I've already mentioned many reasons why this lighting is superior to additive lighting (using a flash outside), but here's another very important one:
Subtractive lighting by its nature keeps the subjects married comfortably to their environment keeping the look genuine--and, well, natural!
Additive lighting, with flash outdoors, very obviously divorces your subjects from their environment--it pulls them out or appears to bring them forward to the camera--as though the natural background light repels the artificial light of the flash.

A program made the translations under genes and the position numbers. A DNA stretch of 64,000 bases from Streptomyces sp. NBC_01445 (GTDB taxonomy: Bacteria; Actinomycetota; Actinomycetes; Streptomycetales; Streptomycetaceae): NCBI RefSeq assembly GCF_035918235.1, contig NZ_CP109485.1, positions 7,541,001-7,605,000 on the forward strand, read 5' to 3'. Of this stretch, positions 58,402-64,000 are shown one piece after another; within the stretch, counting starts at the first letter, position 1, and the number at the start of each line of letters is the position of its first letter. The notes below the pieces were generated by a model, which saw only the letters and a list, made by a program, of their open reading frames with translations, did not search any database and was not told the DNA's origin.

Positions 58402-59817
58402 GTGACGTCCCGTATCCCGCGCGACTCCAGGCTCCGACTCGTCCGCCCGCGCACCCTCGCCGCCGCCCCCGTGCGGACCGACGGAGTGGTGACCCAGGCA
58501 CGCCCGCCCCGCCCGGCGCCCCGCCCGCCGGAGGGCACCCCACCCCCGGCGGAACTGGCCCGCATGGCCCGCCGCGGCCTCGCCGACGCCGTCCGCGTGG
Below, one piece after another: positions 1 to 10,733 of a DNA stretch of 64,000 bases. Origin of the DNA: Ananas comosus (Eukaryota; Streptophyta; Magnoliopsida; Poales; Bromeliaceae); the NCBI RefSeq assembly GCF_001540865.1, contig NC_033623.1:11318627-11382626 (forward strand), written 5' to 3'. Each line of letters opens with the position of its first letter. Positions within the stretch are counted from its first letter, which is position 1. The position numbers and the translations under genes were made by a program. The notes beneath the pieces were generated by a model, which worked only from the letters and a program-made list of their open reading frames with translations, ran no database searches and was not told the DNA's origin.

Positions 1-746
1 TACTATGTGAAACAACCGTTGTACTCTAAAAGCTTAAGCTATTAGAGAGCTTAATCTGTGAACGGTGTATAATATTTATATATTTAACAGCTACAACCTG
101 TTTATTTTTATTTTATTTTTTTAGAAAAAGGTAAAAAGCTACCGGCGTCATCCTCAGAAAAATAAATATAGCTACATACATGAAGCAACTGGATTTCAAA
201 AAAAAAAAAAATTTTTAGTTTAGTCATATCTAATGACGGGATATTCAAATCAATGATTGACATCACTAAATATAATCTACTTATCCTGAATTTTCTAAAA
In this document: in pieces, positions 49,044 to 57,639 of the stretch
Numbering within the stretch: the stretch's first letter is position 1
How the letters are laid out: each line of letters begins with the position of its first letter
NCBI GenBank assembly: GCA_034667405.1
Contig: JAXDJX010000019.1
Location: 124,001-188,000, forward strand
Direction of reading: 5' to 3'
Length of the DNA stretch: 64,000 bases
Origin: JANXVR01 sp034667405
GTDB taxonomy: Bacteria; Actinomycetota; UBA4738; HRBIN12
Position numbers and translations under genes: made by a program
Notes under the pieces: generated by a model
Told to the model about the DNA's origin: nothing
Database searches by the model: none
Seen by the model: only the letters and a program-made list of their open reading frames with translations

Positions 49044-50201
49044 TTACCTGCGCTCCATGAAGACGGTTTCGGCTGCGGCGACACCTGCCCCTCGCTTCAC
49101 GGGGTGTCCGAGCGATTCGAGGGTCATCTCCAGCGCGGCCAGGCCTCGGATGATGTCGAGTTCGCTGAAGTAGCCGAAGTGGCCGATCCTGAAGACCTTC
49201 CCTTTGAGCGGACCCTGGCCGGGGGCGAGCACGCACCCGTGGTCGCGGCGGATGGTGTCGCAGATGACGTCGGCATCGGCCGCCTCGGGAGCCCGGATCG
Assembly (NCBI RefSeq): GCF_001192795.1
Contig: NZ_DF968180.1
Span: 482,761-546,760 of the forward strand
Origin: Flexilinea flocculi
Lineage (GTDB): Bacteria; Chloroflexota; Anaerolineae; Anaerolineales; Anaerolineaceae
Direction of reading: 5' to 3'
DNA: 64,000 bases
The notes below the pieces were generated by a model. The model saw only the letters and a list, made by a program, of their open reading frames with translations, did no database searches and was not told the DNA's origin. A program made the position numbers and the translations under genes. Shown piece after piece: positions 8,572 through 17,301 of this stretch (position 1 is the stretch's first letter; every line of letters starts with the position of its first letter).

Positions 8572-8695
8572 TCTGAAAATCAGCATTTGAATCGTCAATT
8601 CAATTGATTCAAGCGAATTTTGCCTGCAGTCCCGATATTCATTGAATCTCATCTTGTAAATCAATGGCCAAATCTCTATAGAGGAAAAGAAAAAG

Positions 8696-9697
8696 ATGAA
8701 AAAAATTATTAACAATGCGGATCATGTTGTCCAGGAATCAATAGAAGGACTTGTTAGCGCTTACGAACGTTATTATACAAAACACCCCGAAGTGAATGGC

That's just how it looks and feels to me. Take a look at my portraits again here and compare them to other photographers using flash outside. Do what you think works best for your clients.
The tools I use to block unwanted light are called Gobos or Flags. (Both terms we use in the world of cinematography; not used much in the still photography world today.)
A Flag is generally a black flat and refers to something you could hold by hand or mount to a stand.
Gobos (from: go-between) as I use them are much larger things that are already on my location; either man-made, like a building, house, porch--or something natural like a tree, a forest or hedges.
So, revisiting my images from the previous 2 blogs plus a new one, I've added some data and short descriptions about the subtractive light used. Enjoy and feel free to ask any questions on this topic.
By: Jerry W. Venz, Excerpted from my forth coming book: The Best Light Money Can't Buy!